adventures in craft beer and real food

Sunday, February 25, 2007

Ankle Breaker Ale, part 2 of 2

While it may be rather assuming to review one's own homebrewed beer, rest assured that I do not review beers, I merely provide tasting notes. Maybe at some point I'll explain why I think reviewing anything as subjective as a beverage is bunk the way most reviewers do it. I, on the other hand, merely want to convey to my readers what's inside the bottle since the smellavision and tasteavision haven't yet been invented (despite Emeril's best efforts).

My first homebrew is West Washington ESB, otherwise known as West Washington Ankle Breaker Ale. It is so nick-named because I fell down some stairs when I was loading the (former?) West Washington Brewery in the back of my car. My ankle wasn't really broken, but I did have to go to the e-room (not the Escoffier kind!) and get the kind of assistance that only Röntgen can provide. But enough about me...

The bottle I sampled burst open with a hiss of cascade aroma that was unexpectedly slightly sweet and somewhat malty. The color can best be described as a orange-yellow, and the beer has fairly good clarity despite exhibiting significant chill-haze (no finings or cold conditioning). It raised a nice head of about 3 cm that sustains itself nicely. As a result of ample carbonation that is perhaps beyond traditional British style, the head remained a fluffy beige color covering the entire surface of the beer and that resulted in excellent lacing. There was some sediment in the glass as a result of bottle-conditioning. Some of the sediment was actually suspended by the carbonation, resulting in an interesting spectacle. I imagine this would only become more interesting as the number of Ankle Breakers consumed within the last day increases.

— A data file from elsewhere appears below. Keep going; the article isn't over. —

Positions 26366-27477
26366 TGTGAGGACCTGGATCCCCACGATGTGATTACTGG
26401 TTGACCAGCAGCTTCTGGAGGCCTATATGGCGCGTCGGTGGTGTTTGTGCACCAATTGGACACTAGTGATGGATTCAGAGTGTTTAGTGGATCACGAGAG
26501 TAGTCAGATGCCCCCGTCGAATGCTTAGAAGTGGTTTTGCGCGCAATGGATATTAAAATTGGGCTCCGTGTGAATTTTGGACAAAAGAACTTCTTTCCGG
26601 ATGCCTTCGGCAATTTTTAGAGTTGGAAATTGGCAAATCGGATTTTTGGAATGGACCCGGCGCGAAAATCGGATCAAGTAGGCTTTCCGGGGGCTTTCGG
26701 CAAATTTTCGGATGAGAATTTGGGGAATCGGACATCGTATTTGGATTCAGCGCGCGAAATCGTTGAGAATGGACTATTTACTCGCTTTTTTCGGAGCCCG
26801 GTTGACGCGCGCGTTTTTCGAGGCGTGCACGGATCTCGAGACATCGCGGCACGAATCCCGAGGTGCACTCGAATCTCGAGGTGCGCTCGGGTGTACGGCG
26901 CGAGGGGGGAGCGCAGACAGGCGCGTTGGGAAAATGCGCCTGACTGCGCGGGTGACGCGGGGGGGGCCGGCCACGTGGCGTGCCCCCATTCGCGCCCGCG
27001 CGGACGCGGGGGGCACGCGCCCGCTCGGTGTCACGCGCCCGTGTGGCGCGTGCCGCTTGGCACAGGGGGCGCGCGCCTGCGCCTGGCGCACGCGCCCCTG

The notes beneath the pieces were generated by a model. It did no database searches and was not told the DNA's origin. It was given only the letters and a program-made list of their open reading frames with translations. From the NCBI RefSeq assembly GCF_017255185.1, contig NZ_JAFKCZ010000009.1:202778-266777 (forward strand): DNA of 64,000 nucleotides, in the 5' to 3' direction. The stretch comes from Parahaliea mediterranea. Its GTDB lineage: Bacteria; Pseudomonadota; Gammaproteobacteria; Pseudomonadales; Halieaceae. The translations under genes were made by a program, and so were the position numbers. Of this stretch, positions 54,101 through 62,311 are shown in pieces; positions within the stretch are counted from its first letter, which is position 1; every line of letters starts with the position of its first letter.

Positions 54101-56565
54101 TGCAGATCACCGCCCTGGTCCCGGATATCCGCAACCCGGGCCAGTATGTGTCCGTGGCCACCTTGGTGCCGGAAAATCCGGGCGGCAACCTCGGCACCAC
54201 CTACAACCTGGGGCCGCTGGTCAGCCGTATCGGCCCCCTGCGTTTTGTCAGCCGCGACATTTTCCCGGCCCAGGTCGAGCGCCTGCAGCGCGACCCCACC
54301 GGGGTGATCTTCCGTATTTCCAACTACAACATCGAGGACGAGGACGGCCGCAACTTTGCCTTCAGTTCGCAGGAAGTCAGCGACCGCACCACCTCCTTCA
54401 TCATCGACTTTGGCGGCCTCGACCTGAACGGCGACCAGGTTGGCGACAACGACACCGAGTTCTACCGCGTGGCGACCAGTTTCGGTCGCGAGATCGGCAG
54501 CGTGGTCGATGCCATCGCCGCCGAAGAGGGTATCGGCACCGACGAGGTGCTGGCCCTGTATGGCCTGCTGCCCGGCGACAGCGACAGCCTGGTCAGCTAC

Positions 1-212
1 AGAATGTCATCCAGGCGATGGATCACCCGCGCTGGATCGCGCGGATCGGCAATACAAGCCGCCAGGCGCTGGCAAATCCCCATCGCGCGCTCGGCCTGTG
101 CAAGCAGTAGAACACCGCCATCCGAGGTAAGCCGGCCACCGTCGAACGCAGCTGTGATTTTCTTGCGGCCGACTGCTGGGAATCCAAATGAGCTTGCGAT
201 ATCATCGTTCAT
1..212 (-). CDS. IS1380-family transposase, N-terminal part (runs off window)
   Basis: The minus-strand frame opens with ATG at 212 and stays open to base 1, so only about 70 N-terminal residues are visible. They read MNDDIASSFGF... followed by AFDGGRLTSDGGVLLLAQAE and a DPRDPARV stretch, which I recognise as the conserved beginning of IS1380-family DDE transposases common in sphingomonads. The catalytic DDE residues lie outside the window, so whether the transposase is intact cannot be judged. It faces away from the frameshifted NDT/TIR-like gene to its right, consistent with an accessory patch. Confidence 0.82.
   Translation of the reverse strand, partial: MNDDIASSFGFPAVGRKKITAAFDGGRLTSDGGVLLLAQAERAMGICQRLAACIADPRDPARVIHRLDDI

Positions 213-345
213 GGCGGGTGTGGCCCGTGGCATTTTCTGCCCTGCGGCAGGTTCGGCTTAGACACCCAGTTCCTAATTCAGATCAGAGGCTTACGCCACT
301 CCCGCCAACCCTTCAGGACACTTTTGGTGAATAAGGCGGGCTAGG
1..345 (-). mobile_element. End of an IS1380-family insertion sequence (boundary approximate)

The taste opens with a hint of malt and Kent goldings hops. A bitter sensation follows that seemed to move sideways across my tongue in waves. The strong malty backbone comes close behind, which balances out the bitterness. The maltiness is similar to whole wheat bread crust. There are also some cascade notes, which brings pine, resin, lemon, and orange flavors into the mix. As the beer warmed up, some licorice notes were detected. Although being unexpectedly light, the beer has a very ale-ish character that isn't too clean. There are flavors contributed by the yeast, but they are subtle. This was accomplished by not straining the yeast (pitching plenty of yeast cells and maintaining a normal fermentation temperature). The aftertaste is very similar to sourdough.

Ankle Breaker is very easy to drink, and feels smooth on the tongue despite the carbonation. This might contribute to the sense of lightness noted above. The hop-flavors seem a little out of focus, which may have been caused by using bottled water from Mishicot, Wisconsin where the limestone rock surely contributes alkalinity to the water. Some pH adjustment may have been beneficial.

I am happy with my first homebrew, and hope to continue brewing as a collaborative partner at the new M233 Brewery (tentative name).

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